Comité Nacional por la Libertad de los Cinco Cubanos

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OAS debates U.S. handling of Posada case

by Pablo Bachelet
May 23, 2007
Reprinted from McClatchy News Service

WASHINGTON - Venezuela is pushing the Organization of American States to condemn the United States for Washington's alleged reluctance to punish or extradite anti-Castro militant Luis Posada Carriles.

The Venezuelan draft resolution drew a strong rebuke from the United States, which argued the 34-member OAS had no business getting involved in a bilateral problem with Caracas.

"It is worrisome that U.S. authorities pretend to protect this well-known terrorist Posada Carriles," said Venezuela's envoy before the OAS, Jorge Valero.

Posada Carriles is accused of masterminding a 1976 bombing of a Cuban jetliner that killed 73 persons, and Venezuela is demanding his extradition. A U.S. judge has refused, saying he could be tortured in Caracas. Cuba and Venezuela say the apparent U.S. reluctance to go after Posada Carriles shows the United States has a double standard in its public discourse on terrorism.

Valero said suggestions that Posada Carriles could be harmed in Venezuela were a "fallacy."

Countries were divided over the Venezuelan proposal. Bolivia, Nicaragua and Ecuador - all governed by left-wing governments that criticize U.S. positions - backed the Venezuelan draft proposal, which said the U.S. delay in jailing or extraditing Posada could "debilitate" international efforts against terrorism.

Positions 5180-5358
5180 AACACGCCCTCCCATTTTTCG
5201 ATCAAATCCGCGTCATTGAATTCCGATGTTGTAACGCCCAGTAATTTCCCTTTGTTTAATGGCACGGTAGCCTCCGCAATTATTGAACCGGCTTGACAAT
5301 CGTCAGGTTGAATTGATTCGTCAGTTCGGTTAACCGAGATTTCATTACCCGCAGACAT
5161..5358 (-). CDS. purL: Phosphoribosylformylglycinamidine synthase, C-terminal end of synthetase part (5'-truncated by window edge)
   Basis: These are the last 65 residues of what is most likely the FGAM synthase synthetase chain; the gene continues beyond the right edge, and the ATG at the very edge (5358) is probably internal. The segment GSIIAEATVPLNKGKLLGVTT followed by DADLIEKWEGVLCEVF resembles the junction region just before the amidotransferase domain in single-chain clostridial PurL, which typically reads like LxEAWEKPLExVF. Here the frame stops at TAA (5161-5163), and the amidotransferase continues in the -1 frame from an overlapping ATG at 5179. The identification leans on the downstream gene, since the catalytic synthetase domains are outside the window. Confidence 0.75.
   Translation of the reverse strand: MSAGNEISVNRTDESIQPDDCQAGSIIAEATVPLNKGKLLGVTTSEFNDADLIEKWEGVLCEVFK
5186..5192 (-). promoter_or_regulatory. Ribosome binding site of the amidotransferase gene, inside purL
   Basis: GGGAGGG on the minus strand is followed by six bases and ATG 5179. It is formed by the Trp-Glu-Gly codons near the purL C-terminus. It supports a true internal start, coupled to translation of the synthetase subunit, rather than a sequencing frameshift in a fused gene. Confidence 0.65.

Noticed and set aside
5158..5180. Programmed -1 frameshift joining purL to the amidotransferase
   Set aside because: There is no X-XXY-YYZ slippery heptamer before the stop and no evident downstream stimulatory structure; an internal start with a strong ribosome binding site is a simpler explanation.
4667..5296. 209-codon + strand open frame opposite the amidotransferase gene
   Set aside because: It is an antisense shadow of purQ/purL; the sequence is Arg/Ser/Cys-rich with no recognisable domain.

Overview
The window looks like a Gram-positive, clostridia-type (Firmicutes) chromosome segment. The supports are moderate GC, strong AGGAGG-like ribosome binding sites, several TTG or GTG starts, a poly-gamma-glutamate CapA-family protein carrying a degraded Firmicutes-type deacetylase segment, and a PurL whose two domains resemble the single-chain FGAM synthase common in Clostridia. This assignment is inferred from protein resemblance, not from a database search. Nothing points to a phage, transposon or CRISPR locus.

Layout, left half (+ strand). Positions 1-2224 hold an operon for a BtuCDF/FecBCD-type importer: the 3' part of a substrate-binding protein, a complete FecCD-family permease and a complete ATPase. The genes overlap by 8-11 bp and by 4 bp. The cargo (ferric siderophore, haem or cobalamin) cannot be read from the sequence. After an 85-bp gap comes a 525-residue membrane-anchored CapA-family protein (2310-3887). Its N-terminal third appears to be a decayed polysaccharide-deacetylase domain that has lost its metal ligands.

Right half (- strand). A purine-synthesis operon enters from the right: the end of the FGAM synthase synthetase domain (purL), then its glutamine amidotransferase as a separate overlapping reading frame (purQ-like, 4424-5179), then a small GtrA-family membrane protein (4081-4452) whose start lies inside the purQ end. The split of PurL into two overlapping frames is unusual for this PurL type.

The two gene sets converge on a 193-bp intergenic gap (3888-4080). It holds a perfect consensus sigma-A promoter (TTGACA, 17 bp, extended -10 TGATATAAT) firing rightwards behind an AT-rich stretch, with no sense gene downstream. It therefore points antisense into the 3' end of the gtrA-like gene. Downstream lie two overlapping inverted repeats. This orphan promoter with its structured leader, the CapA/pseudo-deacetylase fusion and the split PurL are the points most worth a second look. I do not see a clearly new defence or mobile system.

Canada and Panama supported the U.S. stance. Robert Manzanares, the acting U.S. ambassador to the OAS, said "a show of hands" could help settle the issue, but diplomats instead decided to set up an informal group to try and reach an agreement on an issue that threatens to spill over into the upcoming General Assembly of the OAS, where foreign ministers are to discuss renewable energy issues.

Manzanares said the judicial process was still underway and Posada was under investigation for past activities. "The United States also notes that this is a bilateral issue between two OAS member states, not a multilateral issue."


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